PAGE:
Landlord Charged $140,000 for Tenant’s Crime

Landlords’ own power disconnected over tenant’s electric bill

 It was lights out for a California landlord and his family after a tenant racked up a whopping $140,000 electric bill.

After refusing to pay the tenant’s bill, service at the landlord’s own residence was shut off.

According to a news report, a long-time tenant was arrested on suspicion of growing pot at the residence. It was then suspected that the tenant was bypassing a meter, possibly to keep the grow-op a secret.

Later, the utility, Southern California Edison, charged the account retroactively nearly $140,000 for years of  unauthorized use of service” from the meter.

It is unclear whether the utility account for the rental property was transferred to the tenant’s name or remained in the landlord’s name; however, the landlord confirmed that the tenant did have the responsibility to pay for electricity.

The landlord’s family filed a lawsuit against the utility company, claiming a breach of their service agreement along with emotional distress after being forced to live without electricity for weeks during the standoff over payment. The parties have recently settled the lawsuit, but the terms of that settlement remain confidential.

This story is a good example of how valuable tenant screening and rental inspections can be in protecting your investment — not to mention the wisdom of keeping tenants’ responsibilities (e.g. the electric bill) in their own name.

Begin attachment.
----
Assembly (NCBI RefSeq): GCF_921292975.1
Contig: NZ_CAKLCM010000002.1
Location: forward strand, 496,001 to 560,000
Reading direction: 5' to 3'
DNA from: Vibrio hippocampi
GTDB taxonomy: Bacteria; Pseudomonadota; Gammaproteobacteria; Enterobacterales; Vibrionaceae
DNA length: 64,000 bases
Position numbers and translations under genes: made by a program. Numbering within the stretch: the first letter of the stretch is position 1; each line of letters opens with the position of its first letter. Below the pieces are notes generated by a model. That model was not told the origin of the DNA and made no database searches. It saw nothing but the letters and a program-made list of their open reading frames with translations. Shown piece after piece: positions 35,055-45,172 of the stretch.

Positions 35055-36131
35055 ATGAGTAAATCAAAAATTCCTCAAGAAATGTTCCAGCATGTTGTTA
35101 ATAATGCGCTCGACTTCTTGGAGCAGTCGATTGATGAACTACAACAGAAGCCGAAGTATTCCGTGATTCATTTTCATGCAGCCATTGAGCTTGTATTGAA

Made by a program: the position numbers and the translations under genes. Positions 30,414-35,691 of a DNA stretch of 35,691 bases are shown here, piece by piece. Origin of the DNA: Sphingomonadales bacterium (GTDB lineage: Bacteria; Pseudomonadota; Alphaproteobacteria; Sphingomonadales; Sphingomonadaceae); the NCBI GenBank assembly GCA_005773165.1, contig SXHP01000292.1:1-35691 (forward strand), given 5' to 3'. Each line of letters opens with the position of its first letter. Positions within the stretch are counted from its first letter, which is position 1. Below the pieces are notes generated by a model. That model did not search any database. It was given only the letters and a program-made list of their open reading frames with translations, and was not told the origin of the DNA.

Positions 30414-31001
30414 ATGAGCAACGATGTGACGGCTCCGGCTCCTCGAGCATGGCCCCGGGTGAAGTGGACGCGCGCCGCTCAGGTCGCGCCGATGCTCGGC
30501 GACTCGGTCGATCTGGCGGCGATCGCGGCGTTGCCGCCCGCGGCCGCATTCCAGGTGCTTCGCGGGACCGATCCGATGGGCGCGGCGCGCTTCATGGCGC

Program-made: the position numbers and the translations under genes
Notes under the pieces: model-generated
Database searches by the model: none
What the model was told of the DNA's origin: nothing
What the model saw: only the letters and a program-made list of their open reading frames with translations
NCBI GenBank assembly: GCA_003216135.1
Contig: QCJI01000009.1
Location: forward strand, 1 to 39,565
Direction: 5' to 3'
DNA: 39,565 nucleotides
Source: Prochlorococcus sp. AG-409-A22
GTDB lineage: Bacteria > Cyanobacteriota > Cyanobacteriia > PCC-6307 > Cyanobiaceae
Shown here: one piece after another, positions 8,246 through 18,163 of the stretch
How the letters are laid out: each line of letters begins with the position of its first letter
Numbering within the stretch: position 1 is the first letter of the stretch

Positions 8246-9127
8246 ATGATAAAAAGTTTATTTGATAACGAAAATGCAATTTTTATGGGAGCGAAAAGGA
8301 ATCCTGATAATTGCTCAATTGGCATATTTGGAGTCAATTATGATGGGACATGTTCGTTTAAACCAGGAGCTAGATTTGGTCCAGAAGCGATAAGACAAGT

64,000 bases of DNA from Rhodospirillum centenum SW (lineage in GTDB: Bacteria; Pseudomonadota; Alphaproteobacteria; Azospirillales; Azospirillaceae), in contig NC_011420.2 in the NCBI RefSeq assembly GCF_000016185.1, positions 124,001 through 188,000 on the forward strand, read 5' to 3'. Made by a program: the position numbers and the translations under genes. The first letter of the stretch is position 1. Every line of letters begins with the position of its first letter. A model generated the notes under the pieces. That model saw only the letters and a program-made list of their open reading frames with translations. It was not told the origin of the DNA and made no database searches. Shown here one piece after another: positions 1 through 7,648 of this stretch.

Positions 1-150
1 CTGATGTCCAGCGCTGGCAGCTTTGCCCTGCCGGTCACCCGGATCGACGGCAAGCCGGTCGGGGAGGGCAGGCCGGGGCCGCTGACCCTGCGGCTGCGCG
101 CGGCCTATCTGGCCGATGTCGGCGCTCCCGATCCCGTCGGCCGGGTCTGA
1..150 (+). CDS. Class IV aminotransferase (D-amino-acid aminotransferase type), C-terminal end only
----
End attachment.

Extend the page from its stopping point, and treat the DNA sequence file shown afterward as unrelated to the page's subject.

Illegal marijuana production and use continues to plague rental property owners, and recent “legalization” votes and medical marijuana laws in many states have only muddied the waters. Landlords need to be vigilant today when it comes to monitoring possible drug production and related crimes. Learn to look for the signs:

Spikes in electricity and water usage are a red-flag for pot grow-ops. The same goes for hoses running out of the house or apartment, and make-shift ventilation.

Much of the marijuana grown today produces a distinct skunk-like smell. But unlike skunks, the smell is present during daylight hours, and does not dissipate quickly in fresh air.

Inside the property, water and electric systems may have been modified (a/k/a vandalized).

Windows may be blocked out, or light might be show through shades or skylights all night.

Humming noises could be ventilation fans.

The tenant will be resistant to landlord visits — or any visitors, or the property may appear to be abandoned.

If you suspect a drug operation in your rental property, call in the police to investigate. This not only protects your personal safety, but it prevents you from being accused of tampering, and preserves any evidence. That way, the police can prosecute the crime, and you can prove your eviction case.

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